Setting Up Multi-Channel Sound Cards in OS X

This is a companion page to my CM6206 enabler, although it is generally applicable.

Here is a procedure that will give you a reasonable chance of getting surround sound in Mac OS X through a multi-channel USB or FireWire sound card hooked up to an external sound system. The procedure is cumbersome and if you do anything wrong in any of the steps, you will either get no sound at all, only stereo, or horrible noise. Good luck. First, some information to check if you really need and want to go through this ordeal at all.

A Very Short History of Surround Audio

First a short introduction about how digital consumer surround sound works. In the analog-only era, there were already certain systems like Dolby Pro Logic that rely on ‘multiplexing’ extra channels into a stereo signal by means of phase differences. This has some limitations, but works pretty well nevertheless. Then came digital sound which originally only supported stereo. After a while people wanted to upgrade to surround, and history repeated itself in a certain way.

For many years, digital 5.1 surround has actually been a bit of a clever hack of the existing S/PDIF standard that only supported uncompressed stereo audio. The trick is to compress the six separate channels into a bitstream that is not larger than an uncompressed (so-called PCM) stereo stream of about 1.5 Mbit/s. The compressed stream is then transmitted as if it were a regular stereo stream. Because the transmission is all digital, there is no risk of degradation that could destroy the information in the compressed data. A surround-capable decoder recognises this special stream. Instead of treating it as stereo sound, it interprets it as digital data and decodes it, just like an MP3 player decodes the compressed data in an MP3 file. A decoder that does not recognise the encoding will output a terrible noise because that is what one gets when trying to treat compressed data as PCM sound. The most popular standards for encoding 5.1 audio in a bitstream of 1.5 Mbit or less are Dolby Digital (AC3) and DTS.

Multichannel Output versus Pass-through

5.1 setups

There are two very distinct ways to get surround sound out of your Mac (or any computer). The first is to decode the surround stream on the computer itself and send the six (or more) channels of raw audio to a dumb sound card like the CM6206 that has six (or more) outputs. All the card does, is pass the raw decoded audio to the analog outputs, it does not decode anything. These outputs are connected to an amplifier through analog cables. That is the method to which the list of instructions below applies.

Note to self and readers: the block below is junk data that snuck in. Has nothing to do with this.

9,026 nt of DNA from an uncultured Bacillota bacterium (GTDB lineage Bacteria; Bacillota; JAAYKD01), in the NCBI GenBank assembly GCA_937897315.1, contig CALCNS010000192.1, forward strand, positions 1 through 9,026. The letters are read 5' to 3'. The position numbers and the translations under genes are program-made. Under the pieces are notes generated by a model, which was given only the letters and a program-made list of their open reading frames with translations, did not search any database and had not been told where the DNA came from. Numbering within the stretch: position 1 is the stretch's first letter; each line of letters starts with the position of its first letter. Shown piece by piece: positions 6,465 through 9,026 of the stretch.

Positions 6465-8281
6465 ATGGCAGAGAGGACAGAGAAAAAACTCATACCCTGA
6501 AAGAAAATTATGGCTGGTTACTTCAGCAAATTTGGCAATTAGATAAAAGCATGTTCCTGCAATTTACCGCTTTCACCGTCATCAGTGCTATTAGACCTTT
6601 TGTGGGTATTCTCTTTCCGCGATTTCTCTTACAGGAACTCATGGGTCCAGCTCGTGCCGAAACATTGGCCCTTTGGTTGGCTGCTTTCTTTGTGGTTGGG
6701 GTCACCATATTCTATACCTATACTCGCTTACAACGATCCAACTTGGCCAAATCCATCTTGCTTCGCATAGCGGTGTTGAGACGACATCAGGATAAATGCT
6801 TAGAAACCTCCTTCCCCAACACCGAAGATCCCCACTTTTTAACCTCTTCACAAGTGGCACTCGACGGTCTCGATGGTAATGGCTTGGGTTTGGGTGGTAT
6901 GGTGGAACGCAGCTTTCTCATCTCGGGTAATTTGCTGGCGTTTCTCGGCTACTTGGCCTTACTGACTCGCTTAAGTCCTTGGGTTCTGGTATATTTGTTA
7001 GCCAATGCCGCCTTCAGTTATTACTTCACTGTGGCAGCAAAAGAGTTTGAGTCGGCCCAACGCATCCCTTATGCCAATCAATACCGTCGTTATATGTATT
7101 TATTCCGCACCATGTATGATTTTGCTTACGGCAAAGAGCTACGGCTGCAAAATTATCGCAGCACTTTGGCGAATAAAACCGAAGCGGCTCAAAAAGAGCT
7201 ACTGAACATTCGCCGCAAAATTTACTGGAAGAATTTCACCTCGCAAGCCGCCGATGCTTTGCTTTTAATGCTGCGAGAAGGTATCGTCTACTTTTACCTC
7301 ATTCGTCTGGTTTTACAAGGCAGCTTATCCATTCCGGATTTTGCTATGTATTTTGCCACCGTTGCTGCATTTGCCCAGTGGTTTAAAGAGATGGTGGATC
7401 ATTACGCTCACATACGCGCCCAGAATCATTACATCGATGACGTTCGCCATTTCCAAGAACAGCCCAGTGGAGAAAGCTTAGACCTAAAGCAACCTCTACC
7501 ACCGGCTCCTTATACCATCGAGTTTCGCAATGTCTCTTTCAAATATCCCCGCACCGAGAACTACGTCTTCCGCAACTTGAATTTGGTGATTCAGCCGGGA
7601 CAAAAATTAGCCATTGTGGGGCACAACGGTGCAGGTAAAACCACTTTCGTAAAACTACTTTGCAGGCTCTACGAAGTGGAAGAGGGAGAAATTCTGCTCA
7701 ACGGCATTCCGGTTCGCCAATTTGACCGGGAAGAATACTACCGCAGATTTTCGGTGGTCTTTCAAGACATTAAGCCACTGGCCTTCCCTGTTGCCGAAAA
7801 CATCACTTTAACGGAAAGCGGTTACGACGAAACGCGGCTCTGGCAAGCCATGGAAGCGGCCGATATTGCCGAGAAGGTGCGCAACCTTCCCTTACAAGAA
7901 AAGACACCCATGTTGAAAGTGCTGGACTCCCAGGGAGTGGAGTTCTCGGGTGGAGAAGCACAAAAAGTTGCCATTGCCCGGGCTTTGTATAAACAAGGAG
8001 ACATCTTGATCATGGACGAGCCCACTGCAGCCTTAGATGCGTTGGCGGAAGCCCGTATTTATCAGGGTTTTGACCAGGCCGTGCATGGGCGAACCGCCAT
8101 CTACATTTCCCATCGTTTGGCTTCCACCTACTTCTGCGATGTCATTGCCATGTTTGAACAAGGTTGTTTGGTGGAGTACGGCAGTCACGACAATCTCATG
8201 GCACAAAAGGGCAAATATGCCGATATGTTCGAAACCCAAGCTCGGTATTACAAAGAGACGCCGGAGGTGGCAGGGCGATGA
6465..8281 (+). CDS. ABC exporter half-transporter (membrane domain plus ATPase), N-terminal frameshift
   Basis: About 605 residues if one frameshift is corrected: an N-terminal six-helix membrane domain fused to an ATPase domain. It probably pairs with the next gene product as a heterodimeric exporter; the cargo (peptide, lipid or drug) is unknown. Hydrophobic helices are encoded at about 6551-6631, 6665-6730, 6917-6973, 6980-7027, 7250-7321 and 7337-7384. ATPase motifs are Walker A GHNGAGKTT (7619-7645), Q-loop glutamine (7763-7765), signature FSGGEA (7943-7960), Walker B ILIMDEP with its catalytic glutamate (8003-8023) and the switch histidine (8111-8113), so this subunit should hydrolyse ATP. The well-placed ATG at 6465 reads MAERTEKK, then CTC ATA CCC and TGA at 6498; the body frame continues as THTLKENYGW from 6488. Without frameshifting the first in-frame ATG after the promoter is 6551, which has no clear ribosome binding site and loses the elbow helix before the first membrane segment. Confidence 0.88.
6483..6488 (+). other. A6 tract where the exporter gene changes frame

The second way is to keep the undecoded surround stream intact and pass it through to a smarter external device like a surround receiver, which then does the decoding to its six (or more) outputs. The most popular way to send the AC3 or DTS stream to external decoders used to be over an optical cable, often called S/PDIF or TOSLink. With the advent of HDMI, it has become possible and common to send the stream over the HDMI cable. To make this work, all you need to do is force your media player to pass through the encoded stream, and ensure that the outgoing ‘audio’ is not altered by a volume control or anything else. If you can change the volume, you must set it to 100%. It should then only depend on the receiving device whether it is capable of decoding the stream or not. The instructions below are unnecessary for the pass-through method. You do not need to bother about Audio Midi Setup when you pass through the encoded stream. Right up to the point where it is decoded in the receiver, this stream looks like, and is treated as, an ordinary stereo stream.

To be honest, if you are serious about hooking up your Mac or PC to a surround sound system, I recommend the pass-through method: buy a standalone 5.1 decoder, connect it through an optical cable (with a 3.5mm jack adaptor if needed), and set up your media player to pass through the AC3 or DTS stream. This will be much less hassle, you do not need to go through the steps below, it will work in more media players, and it will avoid bugs in the few media players that do support multi-channel sound cards. You can also use the decoder with any other hardware device that has an optical output.

Setting up a Multi-channel Sound Card: the Procedure

  1. Log in using an administrator account. This is the kind of account that allows to install stuff. If you don't do this, OS X will silently ignore any changes you make to the multichannel setup. The good news is that you will normally need to do steps 1 through 7 only once. Those settings should be permanently stored even if you switch to a plain user account.
  2. Go to System Preferences and in the Sound control panel, select the USB audio output device. Turn up the system output volume all the way to the maximum. Do not change the system volume after this, you should only control the volume either from within your media player or on your hardware sound system.